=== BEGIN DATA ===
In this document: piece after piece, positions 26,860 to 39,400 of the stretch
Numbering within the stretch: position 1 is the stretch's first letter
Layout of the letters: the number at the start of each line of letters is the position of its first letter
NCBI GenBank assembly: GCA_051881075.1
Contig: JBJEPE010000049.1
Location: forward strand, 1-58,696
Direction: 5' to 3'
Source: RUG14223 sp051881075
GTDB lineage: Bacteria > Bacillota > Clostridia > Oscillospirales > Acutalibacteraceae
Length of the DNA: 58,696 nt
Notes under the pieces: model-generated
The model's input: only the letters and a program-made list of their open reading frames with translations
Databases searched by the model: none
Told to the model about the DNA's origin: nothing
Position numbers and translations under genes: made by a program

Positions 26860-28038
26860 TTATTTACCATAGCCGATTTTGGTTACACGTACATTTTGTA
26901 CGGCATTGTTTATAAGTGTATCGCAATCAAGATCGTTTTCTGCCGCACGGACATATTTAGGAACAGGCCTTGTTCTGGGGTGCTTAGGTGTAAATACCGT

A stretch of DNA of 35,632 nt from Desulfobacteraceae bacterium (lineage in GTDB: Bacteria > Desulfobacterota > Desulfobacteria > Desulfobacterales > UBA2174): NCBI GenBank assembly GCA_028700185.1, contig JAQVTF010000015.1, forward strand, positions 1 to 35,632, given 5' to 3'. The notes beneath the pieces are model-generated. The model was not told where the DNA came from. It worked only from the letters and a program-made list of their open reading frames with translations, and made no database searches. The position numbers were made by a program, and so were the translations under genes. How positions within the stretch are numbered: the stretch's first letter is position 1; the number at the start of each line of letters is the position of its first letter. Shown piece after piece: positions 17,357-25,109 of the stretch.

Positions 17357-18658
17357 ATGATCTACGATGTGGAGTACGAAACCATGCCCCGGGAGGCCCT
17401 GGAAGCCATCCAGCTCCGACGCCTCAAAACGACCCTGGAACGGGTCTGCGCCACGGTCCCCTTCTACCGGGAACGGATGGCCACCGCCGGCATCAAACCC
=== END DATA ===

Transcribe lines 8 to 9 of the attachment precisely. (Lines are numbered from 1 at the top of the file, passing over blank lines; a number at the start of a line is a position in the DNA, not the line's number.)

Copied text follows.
Source: RUG14223 sp051881075
GTDB lineage: Bacteria > Bacillota > Clostridia > Oscillospirales > Acutalibacteraceae